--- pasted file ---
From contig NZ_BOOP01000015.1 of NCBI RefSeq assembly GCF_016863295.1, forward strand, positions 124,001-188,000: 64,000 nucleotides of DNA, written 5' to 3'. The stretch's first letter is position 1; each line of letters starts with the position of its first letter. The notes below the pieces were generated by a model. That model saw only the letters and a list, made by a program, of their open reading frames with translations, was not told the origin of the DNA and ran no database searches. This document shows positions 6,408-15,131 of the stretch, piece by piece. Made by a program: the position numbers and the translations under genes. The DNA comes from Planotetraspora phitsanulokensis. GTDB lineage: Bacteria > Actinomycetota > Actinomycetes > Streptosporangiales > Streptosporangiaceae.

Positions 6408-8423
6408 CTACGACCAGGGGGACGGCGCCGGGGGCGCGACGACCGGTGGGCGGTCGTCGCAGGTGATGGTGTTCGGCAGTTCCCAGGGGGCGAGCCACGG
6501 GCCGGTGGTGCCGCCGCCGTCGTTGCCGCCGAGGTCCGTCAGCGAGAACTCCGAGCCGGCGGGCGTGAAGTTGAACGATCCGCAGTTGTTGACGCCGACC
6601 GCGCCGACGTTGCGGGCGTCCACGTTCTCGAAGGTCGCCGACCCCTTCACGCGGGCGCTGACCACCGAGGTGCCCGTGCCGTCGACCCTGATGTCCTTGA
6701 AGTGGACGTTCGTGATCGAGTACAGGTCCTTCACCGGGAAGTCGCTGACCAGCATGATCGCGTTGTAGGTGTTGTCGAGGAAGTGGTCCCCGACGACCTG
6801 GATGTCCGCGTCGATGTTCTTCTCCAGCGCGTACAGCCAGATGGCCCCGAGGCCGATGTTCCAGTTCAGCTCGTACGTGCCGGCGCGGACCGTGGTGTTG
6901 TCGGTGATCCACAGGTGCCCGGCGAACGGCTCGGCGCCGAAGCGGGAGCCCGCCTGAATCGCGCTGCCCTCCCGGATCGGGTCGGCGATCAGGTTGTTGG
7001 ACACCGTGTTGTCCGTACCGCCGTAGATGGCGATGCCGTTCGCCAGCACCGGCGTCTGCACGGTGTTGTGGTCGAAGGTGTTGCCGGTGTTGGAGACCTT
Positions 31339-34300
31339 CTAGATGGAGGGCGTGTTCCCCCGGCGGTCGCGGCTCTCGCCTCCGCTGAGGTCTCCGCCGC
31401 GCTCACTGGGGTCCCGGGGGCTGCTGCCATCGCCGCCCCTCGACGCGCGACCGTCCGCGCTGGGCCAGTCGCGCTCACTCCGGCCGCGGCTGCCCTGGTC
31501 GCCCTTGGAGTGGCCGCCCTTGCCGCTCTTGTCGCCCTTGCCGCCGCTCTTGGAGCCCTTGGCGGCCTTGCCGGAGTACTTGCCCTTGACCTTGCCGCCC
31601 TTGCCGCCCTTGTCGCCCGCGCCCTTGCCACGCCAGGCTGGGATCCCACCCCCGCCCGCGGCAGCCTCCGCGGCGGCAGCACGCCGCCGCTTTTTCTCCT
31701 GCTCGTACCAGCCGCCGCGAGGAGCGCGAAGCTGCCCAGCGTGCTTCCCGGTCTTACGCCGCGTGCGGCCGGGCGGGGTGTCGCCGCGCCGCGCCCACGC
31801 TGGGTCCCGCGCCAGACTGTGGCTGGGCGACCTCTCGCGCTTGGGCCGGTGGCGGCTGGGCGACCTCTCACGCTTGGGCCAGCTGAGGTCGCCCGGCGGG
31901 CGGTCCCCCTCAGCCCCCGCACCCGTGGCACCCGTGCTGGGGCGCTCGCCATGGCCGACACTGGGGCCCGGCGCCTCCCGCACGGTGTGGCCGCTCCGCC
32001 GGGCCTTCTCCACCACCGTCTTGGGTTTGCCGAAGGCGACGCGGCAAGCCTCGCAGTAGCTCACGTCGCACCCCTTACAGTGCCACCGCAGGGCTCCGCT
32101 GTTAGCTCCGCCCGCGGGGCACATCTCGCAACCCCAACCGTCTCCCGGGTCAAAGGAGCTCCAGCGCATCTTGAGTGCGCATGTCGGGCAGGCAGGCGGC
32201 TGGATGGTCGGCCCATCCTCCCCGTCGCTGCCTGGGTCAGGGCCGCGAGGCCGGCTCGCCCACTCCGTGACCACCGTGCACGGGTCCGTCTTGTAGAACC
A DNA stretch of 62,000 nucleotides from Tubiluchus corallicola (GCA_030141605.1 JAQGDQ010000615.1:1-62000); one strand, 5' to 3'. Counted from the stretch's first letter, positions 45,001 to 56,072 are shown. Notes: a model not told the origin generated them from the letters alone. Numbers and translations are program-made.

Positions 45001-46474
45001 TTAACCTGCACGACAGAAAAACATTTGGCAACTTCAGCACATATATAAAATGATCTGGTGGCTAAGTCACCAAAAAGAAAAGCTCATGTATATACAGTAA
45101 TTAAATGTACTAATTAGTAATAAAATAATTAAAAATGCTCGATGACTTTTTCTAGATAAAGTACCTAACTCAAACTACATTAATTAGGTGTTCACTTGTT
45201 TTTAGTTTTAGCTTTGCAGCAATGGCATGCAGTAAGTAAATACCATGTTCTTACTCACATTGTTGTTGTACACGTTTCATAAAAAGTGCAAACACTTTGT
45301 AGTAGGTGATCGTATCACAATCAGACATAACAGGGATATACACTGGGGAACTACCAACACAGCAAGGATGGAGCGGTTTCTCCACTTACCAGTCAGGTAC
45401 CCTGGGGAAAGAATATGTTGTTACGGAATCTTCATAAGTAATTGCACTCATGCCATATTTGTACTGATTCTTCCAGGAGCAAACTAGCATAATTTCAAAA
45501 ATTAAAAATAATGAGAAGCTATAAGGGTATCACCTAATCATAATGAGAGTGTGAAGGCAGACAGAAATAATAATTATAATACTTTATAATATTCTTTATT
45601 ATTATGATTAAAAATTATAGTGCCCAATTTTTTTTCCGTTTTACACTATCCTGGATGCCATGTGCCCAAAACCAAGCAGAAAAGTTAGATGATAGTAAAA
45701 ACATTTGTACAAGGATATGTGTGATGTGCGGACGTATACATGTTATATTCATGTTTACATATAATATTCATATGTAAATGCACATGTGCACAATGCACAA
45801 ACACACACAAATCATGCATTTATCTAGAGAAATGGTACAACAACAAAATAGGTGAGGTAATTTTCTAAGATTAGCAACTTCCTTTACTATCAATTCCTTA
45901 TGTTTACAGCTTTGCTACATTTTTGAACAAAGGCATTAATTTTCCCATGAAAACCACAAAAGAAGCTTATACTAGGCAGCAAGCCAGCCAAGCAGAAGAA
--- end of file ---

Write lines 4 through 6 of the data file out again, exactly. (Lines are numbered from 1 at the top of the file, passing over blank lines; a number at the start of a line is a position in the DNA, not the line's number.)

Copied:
6501 GCCGGTGGTGCCGCCGCCGTCGTTGCCGCCGAGGTCCGTCAGCGAGAACTCCGAGCCGGCGGGCGTGAAGTTGAACGATCCGCAGTTGTTGACGCCGACC
6601 GCGCCGACGTTGCGGGCGTCCACGTTCTCGAAGGTCGCCGACCCCTTCACGCGGGCGCTGACCACCGAGGTGCCCGTGCCGTCGACCCTGATGTCCTTGA
6701 AGTGGACGTTCGTGATCGAGTACAGGTCCTTCACCGGGAAGTCGCTGACCAGCATGATCGCGTTGTAGGTGTTGTCGAGGAAGTGGTCCCCGACGACCTG